In the Apple trial, which ran about three weeks, Epic argued that the App Store amounted to an illegal monopoly because developers must exclusively distribute and process their customers' payments through the App Store.

Apple CEO Tim Cook is questioned by Judge Yvonne Gonzalez Rogers as he testifies on the stand during a weeks-long antitrust trial at federal court in Oakland, California, U.S. May 21, 2021 in this courtroom sketch. Cook on Friday told a court that threats to iPhone security and privacy required tight control of the App Store, which
Apple CEO Tim Cook is questioned by Judge Yvonne Gonzalez Rogers as he testifies on the stand during a weeks-long antitrust trial at federal court in Oakland, California, U.S. May 21, 2021 in this courtroom sketch. REUTERS/Vicki Behringer

Apple and Google have both said Epic's move to circumvent commissions violated their respective terms of service, and justified removal from the stores.

One of the most difficult hurdles that regulators have faced asserting antitrust claims against Big Tech firms is defining a relevant market in which the alleged anticompetitive behavior took place. Judge Gonzalez Roger's ruling showed that in Epic's case it was no exception.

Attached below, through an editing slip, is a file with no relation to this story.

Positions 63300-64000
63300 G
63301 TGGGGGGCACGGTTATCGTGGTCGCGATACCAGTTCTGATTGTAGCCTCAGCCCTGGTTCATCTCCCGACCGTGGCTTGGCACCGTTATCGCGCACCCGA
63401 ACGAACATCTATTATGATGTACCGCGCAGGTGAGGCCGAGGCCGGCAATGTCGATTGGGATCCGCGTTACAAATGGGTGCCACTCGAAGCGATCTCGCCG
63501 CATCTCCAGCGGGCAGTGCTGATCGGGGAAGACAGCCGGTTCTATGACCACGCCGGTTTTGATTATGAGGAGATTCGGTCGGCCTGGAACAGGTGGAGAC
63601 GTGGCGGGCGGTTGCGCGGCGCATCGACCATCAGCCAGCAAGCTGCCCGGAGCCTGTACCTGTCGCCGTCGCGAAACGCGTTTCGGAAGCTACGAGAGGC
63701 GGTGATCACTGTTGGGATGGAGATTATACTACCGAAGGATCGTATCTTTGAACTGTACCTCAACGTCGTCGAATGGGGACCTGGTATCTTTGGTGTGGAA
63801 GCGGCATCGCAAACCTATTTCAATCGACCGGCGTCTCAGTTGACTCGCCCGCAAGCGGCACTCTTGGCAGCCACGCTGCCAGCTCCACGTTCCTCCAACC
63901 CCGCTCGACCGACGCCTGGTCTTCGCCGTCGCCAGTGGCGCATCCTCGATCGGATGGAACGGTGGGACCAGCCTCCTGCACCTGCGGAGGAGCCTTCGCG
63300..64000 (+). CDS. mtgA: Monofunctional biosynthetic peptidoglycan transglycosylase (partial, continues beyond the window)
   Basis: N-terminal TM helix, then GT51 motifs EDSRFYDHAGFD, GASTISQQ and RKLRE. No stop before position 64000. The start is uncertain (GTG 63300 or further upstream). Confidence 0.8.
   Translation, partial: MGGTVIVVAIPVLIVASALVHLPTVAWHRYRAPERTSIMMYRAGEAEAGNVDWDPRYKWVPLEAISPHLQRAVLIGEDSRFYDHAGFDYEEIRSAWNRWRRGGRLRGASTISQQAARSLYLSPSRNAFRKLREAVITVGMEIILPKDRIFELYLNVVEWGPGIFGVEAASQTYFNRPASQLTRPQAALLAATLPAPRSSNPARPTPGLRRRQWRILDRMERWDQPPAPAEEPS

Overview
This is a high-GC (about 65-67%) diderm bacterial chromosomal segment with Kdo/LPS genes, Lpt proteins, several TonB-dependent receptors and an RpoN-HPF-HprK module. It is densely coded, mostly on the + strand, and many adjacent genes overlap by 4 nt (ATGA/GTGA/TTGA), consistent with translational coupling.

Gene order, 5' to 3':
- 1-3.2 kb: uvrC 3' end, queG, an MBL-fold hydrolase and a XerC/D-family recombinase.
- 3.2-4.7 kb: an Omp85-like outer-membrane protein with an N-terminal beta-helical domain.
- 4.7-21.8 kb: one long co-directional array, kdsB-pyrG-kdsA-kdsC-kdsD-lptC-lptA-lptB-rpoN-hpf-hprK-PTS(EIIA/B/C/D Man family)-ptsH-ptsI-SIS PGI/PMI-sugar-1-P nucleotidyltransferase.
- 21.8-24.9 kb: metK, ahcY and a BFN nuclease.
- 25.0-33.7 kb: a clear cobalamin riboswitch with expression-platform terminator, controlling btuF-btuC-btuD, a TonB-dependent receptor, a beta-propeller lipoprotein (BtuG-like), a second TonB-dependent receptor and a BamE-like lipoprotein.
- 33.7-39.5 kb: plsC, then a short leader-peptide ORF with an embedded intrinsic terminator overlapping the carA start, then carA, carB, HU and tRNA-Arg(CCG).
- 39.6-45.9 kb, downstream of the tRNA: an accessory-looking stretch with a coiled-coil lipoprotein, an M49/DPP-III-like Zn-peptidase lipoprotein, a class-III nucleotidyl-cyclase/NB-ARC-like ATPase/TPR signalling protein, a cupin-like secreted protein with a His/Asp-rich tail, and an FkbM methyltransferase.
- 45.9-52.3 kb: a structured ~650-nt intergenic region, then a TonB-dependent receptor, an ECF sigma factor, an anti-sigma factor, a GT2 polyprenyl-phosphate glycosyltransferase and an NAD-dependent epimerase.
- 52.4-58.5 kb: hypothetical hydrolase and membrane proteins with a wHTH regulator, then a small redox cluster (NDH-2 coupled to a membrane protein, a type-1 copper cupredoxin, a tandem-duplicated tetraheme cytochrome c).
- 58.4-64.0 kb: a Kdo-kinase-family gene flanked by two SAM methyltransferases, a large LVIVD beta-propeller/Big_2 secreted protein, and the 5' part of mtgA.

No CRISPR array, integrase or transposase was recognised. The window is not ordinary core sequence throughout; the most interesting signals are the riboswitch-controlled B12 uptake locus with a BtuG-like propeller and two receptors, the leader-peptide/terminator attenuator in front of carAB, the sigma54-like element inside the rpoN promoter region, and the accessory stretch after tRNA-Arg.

At trial, Epic’s lawyers argued that the market central to Apple’s alleged anticompetitive conduct should be defined narrowly as app distribution, or in other words, how apps get onto the iPhone.

Apple’s lawyer disagreed, saying no separate market for app distribution exists because it has never separately licensed iOS or its App Store. Instead, the company said, the relevant market is the broader mobile device market, where it faces fierce competition from dozens of manufacturers of Android-based mobile phones and tablets, and gaming consoles like Microsoft’s Xbox and Nintendo’s Switch.